Oil Prices Slip with Growing Stockpiles

Oil Prices Slip with Growing Stockpiles

This week’s reports came at much dismay to oil industry spectators, contrary to the anticipated surge in oil prices. 

Analysts predicted lower inventories for the week, but American Petroleum Institute records a larger-than-expected crude oil stock.

As coronavirus cases in the US surged anew, demand reverted to its lukewarm territory. 

The United States’ stockpile rose by 3 million barrels per day for the week ending September 4. This is compared to the forecasted draw of 1.4 million barrels per day.

The reports came ahead of the OPEC+ meeting on September 17, which will focus on market monitoring of their production cuts adopted last month.

Should the current situation persists, Citi experts note that the producer group may request a more extensive output trim among its members.

As supply continues to outpace demand, leading commodity traders started to book tankers to store their excess crude oil stocks. This is a sign of a bearish season, according to trading sources and shipping experts.

Last week, API reported a draw in crude oil inventories by 6.4 million from analyst prediction of 1.89 million draw.

In the past six weeks, oil stockpiles fell one after the other to better-than-expected figures. Due to the unexpected whim, oil prices tumbled to red.

Before the data release, West Texas Intermediate rose by 3.59% to $38.08 per barrel. 

The US benchmark for oil, West Texas Intermediate futures, continues to trade below the $40 resistance ceiling. It is currently priced at $38.05 per barrel, trading at nearly $5 down from last week.

Consequently, Brent crude rose by 2.44% to $40.75. However, Brent futures shed off 14 cents now priced at $40.65 per barrel. 

The European benchmark also chopped a significant amount from last week’s price.

Is This a Start of a Supercycle?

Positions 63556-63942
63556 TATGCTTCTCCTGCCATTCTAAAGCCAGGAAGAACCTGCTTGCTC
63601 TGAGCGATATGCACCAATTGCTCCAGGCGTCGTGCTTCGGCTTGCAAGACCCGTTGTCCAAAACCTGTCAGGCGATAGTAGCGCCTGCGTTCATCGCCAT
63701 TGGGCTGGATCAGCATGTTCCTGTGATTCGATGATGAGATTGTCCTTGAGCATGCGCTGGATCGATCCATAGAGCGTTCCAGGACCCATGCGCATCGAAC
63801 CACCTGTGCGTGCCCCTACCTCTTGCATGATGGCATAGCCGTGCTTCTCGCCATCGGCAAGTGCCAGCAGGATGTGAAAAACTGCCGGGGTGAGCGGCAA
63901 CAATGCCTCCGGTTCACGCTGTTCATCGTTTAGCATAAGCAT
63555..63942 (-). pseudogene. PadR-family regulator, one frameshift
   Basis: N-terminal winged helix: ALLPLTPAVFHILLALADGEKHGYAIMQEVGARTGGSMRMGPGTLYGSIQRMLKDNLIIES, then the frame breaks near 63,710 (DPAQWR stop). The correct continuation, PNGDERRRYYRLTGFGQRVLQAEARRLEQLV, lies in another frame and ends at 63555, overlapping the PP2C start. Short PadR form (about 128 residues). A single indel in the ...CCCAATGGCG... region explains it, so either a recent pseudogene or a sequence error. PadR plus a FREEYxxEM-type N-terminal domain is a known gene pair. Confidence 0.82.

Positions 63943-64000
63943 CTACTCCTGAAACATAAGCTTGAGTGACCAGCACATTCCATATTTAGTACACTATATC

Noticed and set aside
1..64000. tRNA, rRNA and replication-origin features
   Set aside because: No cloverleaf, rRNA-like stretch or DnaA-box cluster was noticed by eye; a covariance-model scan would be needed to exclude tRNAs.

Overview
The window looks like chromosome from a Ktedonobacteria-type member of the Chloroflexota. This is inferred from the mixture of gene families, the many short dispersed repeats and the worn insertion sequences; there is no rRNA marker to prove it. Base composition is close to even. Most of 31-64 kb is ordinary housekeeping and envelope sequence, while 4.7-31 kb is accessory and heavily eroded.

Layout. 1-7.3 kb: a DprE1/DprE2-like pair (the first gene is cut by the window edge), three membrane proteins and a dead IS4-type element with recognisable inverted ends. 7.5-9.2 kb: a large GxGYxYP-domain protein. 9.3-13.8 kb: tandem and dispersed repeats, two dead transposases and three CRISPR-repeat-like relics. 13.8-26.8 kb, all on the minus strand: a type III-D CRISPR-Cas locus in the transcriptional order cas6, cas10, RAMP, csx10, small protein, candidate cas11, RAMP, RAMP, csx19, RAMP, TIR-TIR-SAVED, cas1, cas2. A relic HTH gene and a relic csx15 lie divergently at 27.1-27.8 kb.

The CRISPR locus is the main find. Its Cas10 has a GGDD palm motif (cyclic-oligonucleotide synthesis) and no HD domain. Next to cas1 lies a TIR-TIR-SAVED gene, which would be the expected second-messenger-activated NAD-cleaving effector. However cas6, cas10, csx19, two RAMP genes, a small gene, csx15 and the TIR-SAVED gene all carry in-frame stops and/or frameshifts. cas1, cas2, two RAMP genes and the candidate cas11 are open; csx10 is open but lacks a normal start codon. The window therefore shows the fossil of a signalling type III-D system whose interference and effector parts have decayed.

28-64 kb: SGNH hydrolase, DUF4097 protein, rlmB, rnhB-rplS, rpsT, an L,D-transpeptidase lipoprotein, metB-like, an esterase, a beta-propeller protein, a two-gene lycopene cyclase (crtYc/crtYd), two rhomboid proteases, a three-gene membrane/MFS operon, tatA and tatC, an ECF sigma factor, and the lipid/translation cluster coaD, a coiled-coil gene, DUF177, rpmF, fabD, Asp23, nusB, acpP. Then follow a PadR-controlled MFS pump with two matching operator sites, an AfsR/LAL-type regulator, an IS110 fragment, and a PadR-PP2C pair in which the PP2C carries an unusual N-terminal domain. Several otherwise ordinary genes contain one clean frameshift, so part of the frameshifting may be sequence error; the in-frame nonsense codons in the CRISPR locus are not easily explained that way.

The US Energy Information Administration is due to release a report later than the original schedule, as it paved the way to the celebration of the Labor Day holiday.

Earlier in the week, crude oil prices dipped to its lowest closing price in nearly three months. The WTI benchmark plunged 7% to $36.76 per barrel while Brent traded below $40 at the market’s close, the first time since June.

Jet fuel demand, the largest puller from the industry, continues to record dirt-level orders as people are afraid to travel due to concerns about contracting the virus.

As if to add an insult to the already severed injury, the de facto leader of OPEC+ Saudi Arabia gives price trim offerings on Asian and United States markets for its Arab Light crude oil.

Aramco noted that the move could further extend to Mediterranean and European regions after October deliveries.

Analysts suggest that the Kingdom’s advance towards price cut does negatively signal the entire oil industry. The world’s leading exporter rarely offer such measure to draw buyers in.

The majority of oil turmoil is further aggravated by trading frenzy in the stock market as technology stocks tumbled on record highs since last week. Although some already regained their losses today.

Similarly, the firming dollar weighs down the black golf. The US dollar index has recorded a better performance in the last six consecutive days.

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